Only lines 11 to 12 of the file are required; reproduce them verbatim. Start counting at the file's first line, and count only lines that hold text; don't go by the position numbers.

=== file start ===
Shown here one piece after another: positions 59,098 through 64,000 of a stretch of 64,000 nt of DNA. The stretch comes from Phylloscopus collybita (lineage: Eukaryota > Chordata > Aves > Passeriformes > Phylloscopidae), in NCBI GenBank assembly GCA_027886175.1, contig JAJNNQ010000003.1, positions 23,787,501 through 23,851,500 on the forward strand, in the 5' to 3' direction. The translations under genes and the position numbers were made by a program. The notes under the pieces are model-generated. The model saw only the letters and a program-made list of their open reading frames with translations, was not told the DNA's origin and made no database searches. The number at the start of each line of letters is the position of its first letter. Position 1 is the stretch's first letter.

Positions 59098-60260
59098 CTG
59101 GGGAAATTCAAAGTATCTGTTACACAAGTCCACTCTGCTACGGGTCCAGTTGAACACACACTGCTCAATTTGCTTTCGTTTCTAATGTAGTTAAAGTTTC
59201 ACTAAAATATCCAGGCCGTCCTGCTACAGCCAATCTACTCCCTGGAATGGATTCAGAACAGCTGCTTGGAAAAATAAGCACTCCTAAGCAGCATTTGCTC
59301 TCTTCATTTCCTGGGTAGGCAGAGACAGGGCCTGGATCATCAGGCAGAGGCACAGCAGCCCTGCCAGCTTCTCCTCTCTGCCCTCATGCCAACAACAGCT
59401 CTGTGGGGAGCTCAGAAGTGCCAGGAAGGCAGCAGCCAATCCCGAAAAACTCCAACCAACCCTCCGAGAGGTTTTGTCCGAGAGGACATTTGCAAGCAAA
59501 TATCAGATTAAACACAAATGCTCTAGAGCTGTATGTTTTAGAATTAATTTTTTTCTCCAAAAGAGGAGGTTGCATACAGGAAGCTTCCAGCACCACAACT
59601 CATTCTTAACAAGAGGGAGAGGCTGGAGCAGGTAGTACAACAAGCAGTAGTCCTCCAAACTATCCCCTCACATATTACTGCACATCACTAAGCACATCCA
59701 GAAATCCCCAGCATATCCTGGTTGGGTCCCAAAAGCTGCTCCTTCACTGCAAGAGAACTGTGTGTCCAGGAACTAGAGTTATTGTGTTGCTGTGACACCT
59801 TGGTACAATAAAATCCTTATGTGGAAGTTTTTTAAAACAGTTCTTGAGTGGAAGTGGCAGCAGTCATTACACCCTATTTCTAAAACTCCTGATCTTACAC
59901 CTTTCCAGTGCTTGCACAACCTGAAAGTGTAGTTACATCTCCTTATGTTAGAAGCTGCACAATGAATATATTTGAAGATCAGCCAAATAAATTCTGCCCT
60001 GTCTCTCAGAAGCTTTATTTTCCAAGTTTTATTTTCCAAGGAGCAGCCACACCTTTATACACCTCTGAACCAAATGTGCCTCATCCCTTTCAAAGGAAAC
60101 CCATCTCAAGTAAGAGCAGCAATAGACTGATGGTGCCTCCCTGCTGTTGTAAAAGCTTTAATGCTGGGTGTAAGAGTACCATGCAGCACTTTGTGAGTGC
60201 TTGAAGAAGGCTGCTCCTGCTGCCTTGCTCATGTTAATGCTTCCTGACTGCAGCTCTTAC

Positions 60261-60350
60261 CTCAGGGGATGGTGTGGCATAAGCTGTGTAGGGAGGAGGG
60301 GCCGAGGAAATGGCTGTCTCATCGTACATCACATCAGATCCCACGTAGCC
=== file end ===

59801 TGGTACAATAAAATCCTTATGTGGAAGTTTTTTAAAACAGTTCTTGAGTGGAAGTGGCAGCAGTCATTACACCCTATTTCTAAAACTCCTGATCTTACAC
59901 CTTTCCAGTGCTTGCACAACCTGAAAGTGTAGTTACATCTCCTTATGTTAGAAGCTGCACAATGAATATATTTGAAGATCAGCCAAATAAATTCTGCCCT